Sony Pictures’ Michael Lynton Thanks Employees for Work During ‘Incredibly Taxing’ Period

Michael Lynton Sony Hack Defends The
Ethan Miller/Getty Images

In a note before the holiday break, Sony Pictures Entertainment CEO Michael Lynton thanked studio employees for their work in the wake of the massive cyber-attack that forced the cancellation of “The Interview” release.

“I am enormously grateful for all of the hard work you’ve done these last few weeks and know that it has been incredibly taxing,” he said.

The note was sent Friday afternoon in the wake of the FBI’s confirmation that North Korea was behind the hacking and President Obama’s assertion that it was a “mistake” to not release “The Interview.”

Sony had declared on Wednesday that there were “no further release plans” for “The Interview” following terrorist threats by the hackers. Lynton has insisted that the decision to ditch the theatrical release stemmed from theater owners refusing to show the film; on Friday, he asserted that Sony “immediately began actively surveying alternatives” to enable a release on a different platform.

“It is still our hope that anyone who wants to see this movie will get the opportunity to do so,” Lynton added.

The hacking included disclosure of personal data of more than 47,000 current and former Sony employees. Here is the entire message:

All,

We’ve been getting a lot of questions asking about our decision earlier this week not to move forward with the December 25 theatrical release of The Interview. This was also addressed by the President today, as you may have seen.

Regarding this matter, I wanted to share the statement we released today with you:

Sony Pictures Entertainment is and always has been strongly committed to the First Amendment. For more than three weeks, despite brutal intrusions into our company and our employees’ personal lives, we maintained our focus on one goal: getting the film The Interview released. Free expression should never be suppressed by threats and extortion.

The decision not to move forward with the December 25 theatrical release of The Interview was made as a result of the majority of the nation’s theater owners choosing not to screen the film. This was their decision.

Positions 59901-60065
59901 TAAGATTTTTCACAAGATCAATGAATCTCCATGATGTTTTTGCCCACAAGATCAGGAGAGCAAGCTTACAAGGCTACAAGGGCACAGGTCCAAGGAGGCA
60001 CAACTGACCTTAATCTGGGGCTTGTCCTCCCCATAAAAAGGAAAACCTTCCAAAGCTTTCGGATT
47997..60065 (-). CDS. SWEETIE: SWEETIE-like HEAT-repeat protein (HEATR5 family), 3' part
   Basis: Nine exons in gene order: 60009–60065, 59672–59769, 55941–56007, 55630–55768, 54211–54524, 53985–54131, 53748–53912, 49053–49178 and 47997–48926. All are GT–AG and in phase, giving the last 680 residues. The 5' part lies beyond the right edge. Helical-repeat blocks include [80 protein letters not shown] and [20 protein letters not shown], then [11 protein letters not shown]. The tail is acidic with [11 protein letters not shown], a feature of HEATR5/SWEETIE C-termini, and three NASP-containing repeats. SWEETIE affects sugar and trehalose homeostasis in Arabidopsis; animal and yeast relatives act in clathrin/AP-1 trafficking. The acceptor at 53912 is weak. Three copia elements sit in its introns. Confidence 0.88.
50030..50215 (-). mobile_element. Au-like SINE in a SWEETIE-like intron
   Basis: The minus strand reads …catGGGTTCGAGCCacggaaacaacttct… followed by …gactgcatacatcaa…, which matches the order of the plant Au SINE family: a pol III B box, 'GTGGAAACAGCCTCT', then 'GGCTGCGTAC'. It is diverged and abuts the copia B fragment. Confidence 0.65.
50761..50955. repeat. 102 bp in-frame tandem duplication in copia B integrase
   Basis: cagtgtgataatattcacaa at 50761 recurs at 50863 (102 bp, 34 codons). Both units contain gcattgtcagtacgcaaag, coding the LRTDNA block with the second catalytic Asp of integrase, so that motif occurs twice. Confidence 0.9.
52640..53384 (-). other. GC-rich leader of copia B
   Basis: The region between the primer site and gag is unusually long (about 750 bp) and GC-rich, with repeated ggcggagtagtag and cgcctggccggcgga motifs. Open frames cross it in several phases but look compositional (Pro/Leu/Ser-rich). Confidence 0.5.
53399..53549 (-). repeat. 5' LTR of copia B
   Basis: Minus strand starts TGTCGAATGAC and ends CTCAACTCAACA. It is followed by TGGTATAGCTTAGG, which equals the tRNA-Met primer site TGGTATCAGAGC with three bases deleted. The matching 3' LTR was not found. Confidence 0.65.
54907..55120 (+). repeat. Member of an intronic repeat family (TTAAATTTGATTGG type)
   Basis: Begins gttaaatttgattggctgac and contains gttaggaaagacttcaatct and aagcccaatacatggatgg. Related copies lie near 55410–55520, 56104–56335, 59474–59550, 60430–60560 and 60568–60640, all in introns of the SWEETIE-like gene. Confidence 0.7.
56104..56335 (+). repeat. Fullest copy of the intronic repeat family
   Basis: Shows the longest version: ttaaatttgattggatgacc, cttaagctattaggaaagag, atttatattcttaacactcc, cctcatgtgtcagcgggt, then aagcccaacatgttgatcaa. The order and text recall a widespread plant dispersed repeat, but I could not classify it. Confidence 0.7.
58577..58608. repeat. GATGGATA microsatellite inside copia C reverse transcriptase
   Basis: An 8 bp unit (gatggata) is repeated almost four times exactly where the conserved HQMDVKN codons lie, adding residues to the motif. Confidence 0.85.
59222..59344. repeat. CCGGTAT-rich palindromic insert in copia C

Let us be clear – the only decision that we have made with respect to release of the film was not to release it on Christmas Day in theaters, after the theater owners declined to show it. Without theaters, we could not release it in the theaters on Christmas Day. We had no choice.

After that decision, we immediately began actively surveying alternatives to enable us to release the movie on a different platform. It is still our hope that anyone who wants to see this movie will get the opportunity to do so.

We are watching the larger story of this unprecedented and highly sophisticated attack on our company by North Korea unfold just as you are. As we learn more, we will keep you informed, but as you saw during the President’s press conference today, this matter is being handled at the highest levels of our government.

I am enormously grateful for all of the hard work you’ve done these last few weeks and know that it has been incredibly taxing. As we prepare to take our holiday break next week, I hope you will enjoy time with your loved ones and take some much needed down time.

Warmest regards,

Michael

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  1. Malcolm Kushner says:

    If he thinks this week was taxing, he’ll be shocked next April 15th.

  2. bettheduck says:

    Good bye NYU and its coveted Presidency you wanted so bad. People in those positions are adults. Those people take time to think about their statements and actions. They discipline a corporate officer when they make racist comments about the President of the United States. When working for a foreign company they are respectful of their culture and politics within there region of the world. When issues of free speech and censorship are front and center, they have lawyers who actually took Constitutional Law and will state their opinions. Not simply invoke the Hollywood Risk Adverse Obsession they all have. When the President calls out your mistake. You may not agree with him, but don’t make it worse by telling another lie and blaming it on the exhibitors. Plans were in place for a modified release roll out, but you said no. I can’t state one thing you have done correctly that would remotely show the NYU board that you are qualified to hold that position. And if you sit on other boards which I think you do. They should begin looking at your abilities to act if a crisis hits there company.

  3. James says:

    When will that GUTLESS OBAMA declare war on North Korea for this terrorist attack?

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